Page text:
Editorial: Stop using SWAT teams on civilians.
Examiner, 13 Aug 2008 (Editorial).
WASHINGTON - The violent assault on Berwyn Heights Mayor Cheye Calvo’s home late last month was certainly not the first bungled raid by a government SWAT team, but the bad publicity it generated should make it the last time these trigger-happy squads target innocent civilians.
Tracking a 32-pound package of marijuana that had been addressed to Calvo’s wife, Trinity Tomsic, Prince George’s sheriff’s deputies forcibly entered the mayor’s home on July 29 and killed his two dogs before handcuffing him and his mother-in-law.
But like so many other SWAT team raids across the country, this one turned out to be a big mistake. After reviewing the case, State’s Attorney Glenn Ivey acknowledged that the Calvos were victims of a multistate drug ring that used innocent people’s names and addresses to hide shipments of contraband drugs. But the mayor and his family were also victims of a home invasion by the SWAT team, based entirely on what turned out to be a false premise.
In a groundbreaking study in 2006, former Cato policy analyst Radley Balko documented a disturbing pattern of cases across the country in which innocent citizens were killed by armed-to-the-teeth SWAT teams who either acted on the basis of wrong information from an informant or stormed the wrong house by mistake. “One thing I’ve noticed while picking through the depressingly long list of botched drug raids: The cops always shoot the dog,” Balko noted. Sure enough in the local case, Mayor Calvo and his family lost their two beloved black Labrador retrievers, but it could easily have been his own life or that of a family member that was lost. An apologetic “oops” from the responsible officials just doesn’t cut it anymore.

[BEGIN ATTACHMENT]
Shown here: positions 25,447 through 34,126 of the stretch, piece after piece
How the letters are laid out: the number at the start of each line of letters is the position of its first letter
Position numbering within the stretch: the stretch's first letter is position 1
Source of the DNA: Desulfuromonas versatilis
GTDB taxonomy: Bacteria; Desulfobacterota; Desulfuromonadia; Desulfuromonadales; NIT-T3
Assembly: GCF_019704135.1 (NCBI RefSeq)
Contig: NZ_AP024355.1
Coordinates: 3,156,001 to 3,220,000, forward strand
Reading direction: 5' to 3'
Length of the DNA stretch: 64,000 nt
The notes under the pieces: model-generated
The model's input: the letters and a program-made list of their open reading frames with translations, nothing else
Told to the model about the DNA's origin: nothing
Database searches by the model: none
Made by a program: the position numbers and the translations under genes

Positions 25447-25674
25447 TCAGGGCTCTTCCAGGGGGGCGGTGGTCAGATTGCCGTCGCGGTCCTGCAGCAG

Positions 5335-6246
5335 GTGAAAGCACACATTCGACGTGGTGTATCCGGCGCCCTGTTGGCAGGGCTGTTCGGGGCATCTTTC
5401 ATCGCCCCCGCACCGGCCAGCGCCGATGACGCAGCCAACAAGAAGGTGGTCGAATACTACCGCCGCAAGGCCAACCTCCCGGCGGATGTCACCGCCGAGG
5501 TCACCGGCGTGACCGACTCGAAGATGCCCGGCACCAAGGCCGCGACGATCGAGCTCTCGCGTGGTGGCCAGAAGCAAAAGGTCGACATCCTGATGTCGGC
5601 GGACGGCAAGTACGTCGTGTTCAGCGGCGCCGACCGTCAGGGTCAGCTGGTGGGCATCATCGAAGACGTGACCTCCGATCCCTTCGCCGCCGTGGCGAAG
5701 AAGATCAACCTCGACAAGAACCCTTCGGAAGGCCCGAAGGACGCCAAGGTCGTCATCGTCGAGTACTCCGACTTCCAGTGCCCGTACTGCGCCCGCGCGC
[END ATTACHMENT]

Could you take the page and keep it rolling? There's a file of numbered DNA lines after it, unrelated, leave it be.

Originally set up to handle volatile, high-risk situations involving snipers, hostage takers or prison escapees, militarized SWAT teams have been unleashed on civilians with predictably disastrous results — as the fatal shooting of unarmed optometrist Salvatore Culosi by a Fairfax County SWAT team two years ago illustrated all too well. Sending a SWAT team to arrest Culosi was excessive compared with his alleged crime of betting on football games.
By sending a SWAT team to Calvo’s home, the Prince George’s Sheriff’s Department made the same mistake, setting the stage for a violent confrontation that could easily have escalated into something far worse.
It’s long past time for law enforcement agencies to restrict SWAT teams for use only in situations where massive lethal force is their only remaining option.